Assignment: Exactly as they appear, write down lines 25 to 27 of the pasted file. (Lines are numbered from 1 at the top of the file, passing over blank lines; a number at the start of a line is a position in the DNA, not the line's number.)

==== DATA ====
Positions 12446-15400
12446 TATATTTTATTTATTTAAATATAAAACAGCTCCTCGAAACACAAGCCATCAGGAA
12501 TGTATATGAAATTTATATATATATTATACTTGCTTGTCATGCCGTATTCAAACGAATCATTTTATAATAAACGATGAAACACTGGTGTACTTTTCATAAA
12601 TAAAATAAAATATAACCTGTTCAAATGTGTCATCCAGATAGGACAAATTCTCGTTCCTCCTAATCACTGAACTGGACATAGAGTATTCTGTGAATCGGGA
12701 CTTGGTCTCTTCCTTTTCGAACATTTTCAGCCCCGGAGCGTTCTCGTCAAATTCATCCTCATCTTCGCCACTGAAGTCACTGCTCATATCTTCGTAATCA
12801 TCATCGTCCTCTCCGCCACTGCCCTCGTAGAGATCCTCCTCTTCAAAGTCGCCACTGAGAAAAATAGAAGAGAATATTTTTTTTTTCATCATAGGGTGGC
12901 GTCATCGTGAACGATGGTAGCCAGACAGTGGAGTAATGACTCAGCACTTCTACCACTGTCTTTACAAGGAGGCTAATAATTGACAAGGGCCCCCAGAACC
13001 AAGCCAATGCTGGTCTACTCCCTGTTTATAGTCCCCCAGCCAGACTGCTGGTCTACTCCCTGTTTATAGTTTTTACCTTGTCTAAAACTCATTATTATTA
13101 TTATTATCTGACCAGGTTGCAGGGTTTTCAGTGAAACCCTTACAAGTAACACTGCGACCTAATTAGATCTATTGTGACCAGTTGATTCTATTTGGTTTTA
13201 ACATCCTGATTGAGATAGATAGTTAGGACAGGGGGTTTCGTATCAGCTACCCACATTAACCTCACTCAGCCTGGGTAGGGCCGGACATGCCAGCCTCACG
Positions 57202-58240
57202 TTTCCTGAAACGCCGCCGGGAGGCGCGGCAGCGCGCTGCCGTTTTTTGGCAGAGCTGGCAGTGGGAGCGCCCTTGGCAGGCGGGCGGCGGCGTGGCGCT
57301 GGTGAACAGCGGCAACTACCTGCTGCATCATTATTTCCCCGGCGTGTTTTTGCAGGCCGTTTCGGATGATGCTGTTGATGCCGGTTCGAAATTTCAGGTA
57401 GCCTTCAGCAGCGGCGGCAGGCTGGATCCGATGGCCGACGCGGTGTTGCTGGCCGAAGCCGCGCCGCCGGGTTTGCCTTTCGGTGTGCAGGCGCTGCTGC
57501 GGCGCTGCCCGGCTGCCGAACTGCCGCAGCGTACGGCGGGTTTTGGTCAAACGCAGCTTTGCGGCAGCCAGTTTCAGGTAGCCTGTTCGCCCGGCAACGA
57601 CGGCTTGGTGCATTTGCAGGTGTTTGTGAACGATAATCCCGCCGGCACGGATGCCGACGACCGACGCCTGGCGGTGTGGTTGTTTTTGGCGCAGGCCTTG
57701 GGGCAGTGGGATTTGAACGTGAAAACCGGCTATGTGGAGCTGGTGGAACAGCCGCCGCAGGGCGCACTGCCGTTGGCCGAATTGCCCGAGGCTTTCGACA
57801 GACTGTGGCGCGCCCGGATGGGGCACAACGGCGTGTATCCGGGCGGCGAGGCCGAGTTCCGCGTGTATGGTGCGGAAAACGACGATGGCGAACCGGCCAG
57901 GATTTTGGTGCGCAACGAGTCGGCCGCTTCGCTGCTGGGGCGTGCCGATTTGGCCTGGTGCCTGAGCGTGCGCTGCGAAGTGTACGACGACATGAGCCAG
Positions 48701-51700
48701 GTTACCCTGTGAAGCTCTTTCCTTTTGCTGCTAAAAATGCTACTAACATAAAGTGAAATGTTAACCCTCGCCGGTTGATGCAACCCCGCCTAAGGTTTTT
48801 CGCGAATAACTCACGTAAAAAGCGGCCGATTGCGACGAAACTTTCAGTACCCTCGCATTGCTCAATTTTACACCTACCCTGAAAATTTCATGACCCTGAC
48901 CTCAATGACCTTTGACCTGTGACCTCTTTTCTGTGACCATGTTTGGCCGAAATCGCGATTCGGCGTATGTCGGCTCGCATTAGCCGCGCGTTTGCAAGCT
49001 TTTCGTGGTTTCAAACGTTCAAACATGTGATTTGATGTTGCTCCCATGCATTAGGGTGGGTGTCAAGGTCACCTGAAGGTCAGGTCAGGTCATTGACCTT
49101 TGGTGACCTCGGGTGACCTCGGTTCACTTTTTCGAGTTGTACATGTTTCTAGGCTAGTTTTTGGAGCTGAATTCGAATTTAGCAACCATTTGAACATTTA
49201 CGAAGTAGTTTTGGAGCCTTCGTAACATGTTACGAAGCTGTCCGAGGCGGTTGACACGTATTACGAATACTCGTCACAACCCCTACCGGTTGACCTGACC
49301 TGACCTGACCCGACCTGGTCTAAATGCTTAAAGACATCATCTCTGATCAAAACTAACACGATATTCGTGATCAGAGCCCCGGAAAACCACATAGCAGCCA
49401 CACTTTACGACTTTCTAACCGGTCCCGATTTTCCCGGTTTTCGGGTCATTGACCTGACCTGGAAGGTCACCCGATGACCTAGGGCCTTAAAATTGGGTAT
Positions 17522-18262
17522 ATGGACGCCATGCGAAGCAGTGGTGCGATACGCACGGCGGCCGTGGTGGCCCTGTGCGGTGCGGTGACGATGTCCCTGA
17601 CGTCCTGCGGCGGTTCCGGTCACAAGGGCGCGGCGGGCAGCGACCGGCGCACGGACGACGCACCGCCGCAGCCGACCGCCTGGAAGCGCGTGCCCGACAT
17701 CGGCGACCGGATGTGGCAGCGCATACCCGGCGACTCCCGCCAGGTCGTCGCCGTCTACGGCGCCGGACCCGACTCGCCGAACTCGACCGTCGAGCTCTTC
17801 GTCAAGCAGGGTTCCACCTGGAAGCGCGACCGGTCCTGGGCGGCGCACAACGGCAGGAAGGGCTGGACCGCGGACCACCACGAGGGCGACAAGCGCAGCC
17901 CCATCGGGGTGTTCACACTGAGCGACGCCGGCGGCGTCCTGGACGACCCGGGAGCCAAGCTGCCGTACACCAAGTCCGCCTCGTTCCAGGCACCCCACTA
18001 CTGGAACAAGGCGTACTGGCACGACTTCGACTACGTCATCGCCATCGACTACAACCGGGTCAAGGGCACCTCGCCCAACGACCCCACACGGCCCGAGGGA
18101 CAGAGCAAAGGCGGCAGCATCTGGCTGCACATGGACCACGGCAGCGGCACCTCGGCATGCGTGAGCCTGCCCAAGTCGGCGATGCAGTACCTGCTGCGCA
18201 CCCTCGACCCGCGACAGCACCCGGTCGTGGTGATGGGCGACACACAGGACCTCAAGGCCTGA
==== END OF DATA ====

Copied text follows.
49101 TGGTGACCTCGGGTGACCTCGGTTCACTTTTTCGAGTTGTACATGTTTCTAGGCTAGTTTTTGGAGCTGAATTCGAATTTAGCAACCATTTGAACATTTA
49201 CGAAGTAGTTTTGGAGCCTTCGTAACATGTTACGAAGCTGTCCGAGGCGGTTGACACGTATTACGAATACTCGTCACAACCCCTACCGGTTGACCTGACC
49301 TGACCTGACCCGACCTGGTCTAAATGCTTAAAGACATCATCTCTGATCAAAACTAACACGATATTCGTGATCAGAGCCCCGGAAAACCACATAGCAGCCA